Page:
If you are raised by a football coach, your fatherly advice sounds like the motivational posters in the locker room at school. “Quitters never win. Winners never quit.” “If you think you’re beaten, you are.” “There’s nothing you can’t do if you set your mind to it.” Medical advice comes in the form of “Can you walk? Then, walk it off.”
Our parents were as old as most of our classmates’ grandparents. I never thought of it when I was a kid. After all, our parents are our parents and what they are is normal to us. But, they didn’t marry until they were older than most. Mother was 27 and Daddy was 36. Difficulties in conceiving put off pregnancy for 6 years so middle age was looming the first time they made it to the delivery room.
It was Daddy who provided the unconditional and absolute love in our family. Mother balanced it with conditional love. Until I started blogging, I never noticed that it is much more normal for me to call Mother “Mother.” I can’t imagine our dad being anyone but “Daddy.”
A natural athlete, Daddy excelled at every sport. It’s ironic that he got 3 awkward daughters. No sons. He never acted disappointed saying when asked if he wished we’d gotten a brother: “The good Lord knew what I needed.”
He coached football for 25 years, coaching teams to state finals on several occasions. The year before I was born, our dad traded in his Coach moniker and became a principal. Because health insurance didn’t cover pregnancy when I was born, he worked on an offshore oil rig for the summer so they could pay the doctor. He was 46 at the time.
We were raised in a small south Texas town and part of his job was convincing new college grads to come teach for the George West Independent School District. He didn’t get to travel alone. One of us girls always made the trips to Texas Lutheran, Texas State University, and UT.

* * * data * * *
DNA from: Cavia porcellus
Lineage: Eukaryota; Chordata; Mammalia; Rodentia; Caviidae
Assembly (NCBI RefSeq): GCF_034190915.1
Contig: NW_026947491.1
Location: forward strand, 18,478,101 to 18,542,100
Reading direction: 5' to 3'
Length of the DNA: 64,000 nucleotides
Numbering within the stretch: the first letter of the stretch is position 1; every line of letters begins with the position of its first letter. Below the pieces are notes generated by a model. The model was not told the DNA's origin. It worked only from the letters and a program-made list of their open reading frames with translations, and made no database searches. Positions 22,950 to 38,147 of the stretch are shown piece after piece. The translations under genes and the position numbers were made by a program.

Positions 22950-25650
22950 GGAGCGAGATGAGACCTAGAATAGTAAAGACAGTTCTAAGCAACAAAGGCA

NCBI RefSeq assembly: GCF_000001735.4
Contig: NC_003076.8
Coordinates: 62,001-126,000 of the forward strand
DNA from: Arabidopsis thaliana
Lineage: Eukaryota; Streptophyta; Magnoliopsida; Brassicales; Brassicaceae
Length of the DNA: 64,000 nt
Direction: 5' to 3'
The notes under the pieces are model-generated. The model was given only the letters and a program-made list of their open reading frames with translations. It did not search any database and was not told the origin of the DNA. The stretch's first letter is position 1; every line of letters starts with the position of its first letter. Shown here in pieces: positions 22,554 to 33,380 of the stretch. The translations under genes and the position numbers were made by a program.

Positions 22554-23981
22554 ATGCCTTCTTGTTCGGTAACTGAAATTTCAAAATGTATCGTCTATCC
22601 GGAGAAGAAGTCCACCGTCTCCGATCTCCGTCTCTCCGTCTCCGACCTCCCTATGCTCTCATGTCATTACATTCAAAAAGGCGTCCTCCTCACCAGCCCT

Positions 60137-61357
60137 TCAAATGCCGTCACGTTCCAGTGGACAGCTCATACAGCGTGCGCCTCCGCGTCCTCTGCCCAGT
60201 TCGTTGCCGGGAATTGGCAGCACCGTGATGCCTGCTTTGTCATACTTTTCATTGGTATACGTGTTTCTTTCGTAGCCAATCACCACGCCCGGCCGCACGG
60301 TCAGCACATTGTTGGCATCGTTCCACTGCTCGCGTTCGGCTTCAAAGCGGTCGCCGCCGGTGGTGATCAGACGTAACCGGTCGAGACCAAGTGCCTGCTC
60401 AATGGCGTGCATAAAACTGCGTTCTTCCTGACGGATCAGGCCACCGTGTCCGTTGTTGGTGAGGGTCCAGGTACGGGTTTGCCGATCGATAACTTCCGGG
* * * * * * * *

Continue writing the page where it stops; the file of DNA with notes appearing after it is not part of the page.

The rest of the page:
A patient listener, he must have wanted to yell “every other word” when I was his ride along buddy. I had the unfortunate knack for taking 3 hours to tell the plot of a 90 minute movie we’d recently seen. He never hurried me along. He smiled encouragingly and nodded appropriately. I didn’t hear of the patience of Job until I was older. I lived with the patience of Daddy.
He attempted to make athletes out of us klutzy girls. In George West, the driving range was the football field. Mother wouldn’t let Daddy leave without one or more of us in the car so we were given golf clubs and a couple of golf balls and tried to make the ball go further than a 6″ roll off the tee.
He went to every basketball game, choir concert, school play, speech tournament, piano recital or art exhibit that we girls had. After watching us perform, he’d say things like, “You were the best one out there, honey. There ought to be a senatorial investigation if you didn’t win.”
Senatorial investigation. I still use that phrase when I don’t get a bid or when my favored team doesn’t win.
As he got older, he began to show signs of forgetfulness that became alarming. A few years later, it was evident that Mother couldn’t take care of him 30 miles out in the middle of Uvalde County wilderness. And neither could we girls. He was diagnosed with Alzheimer’s disease. That was in 1983 when the disease wasn’t well-known and there was little in the form of meds to delay the onslaught.
I took care of him during one of Mother’s hospital stays. Georgie was 8 at the time and was a trooper as we tried to make sure he didn’t wander out of my small apartment. On the 4th or 5th night after days of little sleep and constantly reminding him who we were and where we were, Georgie and I fell asleep on the sofa that we had moved to block the apartment door.
I woke at 4 as Daddy covered us with a blanket. He softly said, “It’s okay, honey. Daddy’s right here.”
He was Daddy to the end and this and every Father’s Day his memory stays dear.